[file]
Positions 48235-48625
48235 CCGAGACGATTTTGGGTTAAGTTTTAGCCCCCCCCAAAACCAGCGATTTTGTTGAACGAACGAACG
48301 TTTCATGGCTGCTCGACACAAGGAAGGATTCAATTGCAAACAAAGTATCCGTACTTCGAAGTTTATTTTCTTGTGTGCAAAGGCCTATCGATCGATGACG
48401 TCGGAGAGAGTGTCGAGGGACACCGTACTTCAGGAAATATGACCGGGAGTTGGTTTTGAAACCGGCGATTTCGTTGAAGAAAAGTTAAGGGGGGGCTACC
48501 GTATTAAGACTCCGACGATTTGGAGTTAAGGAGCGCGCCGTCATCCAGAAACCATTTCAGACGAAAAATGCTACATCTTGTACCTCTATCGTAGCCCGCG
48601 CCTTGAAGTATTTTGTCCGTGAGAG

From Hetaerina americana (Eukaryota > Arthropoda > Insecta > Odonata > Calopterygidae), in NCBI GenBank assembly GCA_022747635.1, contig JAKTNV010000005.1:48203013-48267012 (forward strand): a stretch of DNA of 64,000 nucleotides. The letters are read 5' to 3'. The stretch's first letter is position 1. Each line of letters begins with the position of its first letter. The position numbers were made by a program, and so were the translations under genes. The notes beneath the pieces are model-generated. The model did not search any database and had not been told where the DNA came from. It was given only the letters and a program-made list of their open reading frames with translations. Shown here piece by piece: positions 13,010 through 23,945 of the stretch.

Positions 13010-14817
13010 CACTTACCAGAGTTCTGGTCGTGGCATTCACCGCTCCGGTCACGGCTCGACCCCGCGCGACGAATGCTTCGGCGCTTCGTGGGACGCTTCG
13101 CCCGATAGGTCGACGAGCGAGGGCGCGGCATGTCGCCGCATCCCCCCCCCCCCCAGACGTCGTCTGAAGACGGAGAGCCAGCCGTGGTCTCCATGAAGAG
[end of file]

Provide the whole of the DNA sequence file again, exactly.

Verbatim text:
Positions 48235-48625
48235 CCGAGACGATTTTGGGTTAAGTTTTAGCCCCCCCCAAAACCAGCGATTTTGTTGAACGAACGAACG
48301 TTTCATGGCTGCTCGACACAAGGAAGGATTCAATTGCAAACAAAGTATCCGTACTTCGAAGTTTATTTTCTTGTGTGCAAAGGCCTATCGATCGATGACG
48401 TCGGAGAGAGTGTCGAGGGACACCGTACTTCAGGAAATATGACCGGGAGTTGGTTTTGAAACCGGCGATTTCGTTGAAGAAAAGTTAAGGGGGGGCTACC
48501 GTATTAAGACTCCGACGATTTGGAGTTAAGGAGCGCGCCGTCATCCAGAAACCATTTCAGACGAAAAATGCTACATCTTGTACCTCTATCGTAGCCCGCG
48601 CCTTGAAGTATTTTGTCCGTGAGAG

From Hetaerina americana (Eukaryota > Arthropoda > Insecta > Odonata > Calopterygidae), in NCBI GenBank assembly GCA_022747635.1, contig JAKTNV010000005.1:48203013-48267012 (forward strand): a stretch of DNA of 64,000 nucleotides. The letters are read 5' to 3'. The stretch's first letter is position 1. Each line of letters begins with the position of its first letter. The position numbers were made by a program, and so were the translations under genes. The notes beneath the pieces are model-generated. The model did not search any database and had not been told where the DNA came from. It was given only the letters and a program-made list of their open reading frames with translations. Shown here piece by piece: positions 13,010 through 23,945 of the stretch.

Positions 13010-14817
13010 CACTTACCAGAGTTCTGGTCGTGGCATTCACCGCTCCGGTCACGGCTCGACCCCGCGCGACGAATGCTTCGGCGCTTCGTGGGACGCTTCG
13101 CCCGATAGGTCGACGAGCGAGGGCGCGGCATGTCGCCGCATCCCCCCCCCCCCCAGACGTCGTCTGAAGACGGAGAGCCAGCCGTGGTCTCCATGAAGAG